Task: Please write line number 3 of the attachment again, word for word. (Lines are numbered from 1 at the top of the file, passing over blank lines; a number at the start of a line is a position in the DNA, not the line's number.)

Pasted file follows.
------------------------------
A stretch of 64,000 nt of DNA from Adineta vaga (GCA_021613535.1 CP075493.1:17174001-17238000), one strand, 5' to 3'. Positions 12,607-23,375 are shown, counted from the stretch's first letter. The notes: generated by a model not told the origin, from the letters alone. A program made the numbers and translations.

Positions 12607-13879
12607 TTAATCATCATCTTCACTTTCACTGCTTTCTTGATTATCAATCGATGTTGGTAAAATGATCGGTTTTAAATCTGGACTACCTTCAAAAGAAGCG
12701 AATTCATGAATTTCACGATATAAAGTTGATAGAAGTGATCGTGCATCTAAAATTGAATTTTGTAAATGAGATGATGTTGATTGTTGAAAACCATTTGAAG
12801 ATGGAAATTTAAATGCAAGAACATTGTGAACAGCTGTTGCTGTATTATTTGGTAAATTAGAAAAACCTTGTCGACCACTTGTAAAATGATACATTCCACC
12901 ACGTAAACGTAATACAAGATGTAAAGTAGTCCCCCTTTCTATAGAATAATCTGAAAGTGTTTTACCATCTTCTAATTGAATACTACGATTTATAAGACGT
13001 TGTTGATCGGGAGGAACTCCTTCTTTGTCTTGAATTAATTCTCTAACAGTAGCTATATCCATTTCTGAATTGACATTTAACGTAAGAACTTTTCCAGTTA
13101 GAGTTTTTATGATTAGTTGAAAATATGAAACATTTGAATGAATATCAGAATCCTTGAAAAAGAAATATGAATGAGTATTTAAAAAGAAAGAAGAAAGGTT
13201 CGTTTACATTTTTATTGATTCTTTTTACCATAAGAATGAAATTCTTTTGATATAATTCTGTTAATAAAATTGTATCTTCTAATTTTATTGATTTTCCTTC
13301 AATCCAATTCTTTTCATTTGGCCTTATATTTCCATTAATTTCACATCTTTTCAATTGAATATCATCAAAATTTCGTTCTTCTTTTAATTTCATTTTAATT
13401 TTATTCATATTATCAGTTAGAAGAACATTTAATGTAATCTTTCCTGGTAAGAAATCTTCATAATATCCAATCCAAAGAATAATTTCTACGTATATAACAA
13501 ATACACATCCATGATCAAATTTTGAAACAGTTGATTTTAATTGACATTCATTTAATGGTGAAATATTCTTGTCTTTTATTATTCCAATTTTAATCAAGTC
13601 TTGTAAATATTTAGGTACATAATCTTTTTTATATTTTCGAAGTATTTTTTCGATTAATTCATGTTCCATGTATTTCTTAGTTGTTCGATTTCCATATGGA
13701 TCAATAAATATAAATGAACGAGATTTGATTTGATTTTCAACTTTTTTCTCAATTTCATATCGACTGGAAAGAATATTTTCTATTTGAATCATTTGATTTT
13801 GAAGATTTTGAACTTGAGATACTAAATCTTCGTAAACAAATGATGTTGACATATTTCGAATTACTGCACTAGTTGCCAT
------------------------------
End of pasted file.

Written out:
12607 TTAATCATCATCTTCACTTTCACTGCTTTCTTGATTATCAATCGATGTTGGTAAAATGATCGGTTTTAAATCTGGACTACCTTCAAAAGAAGCG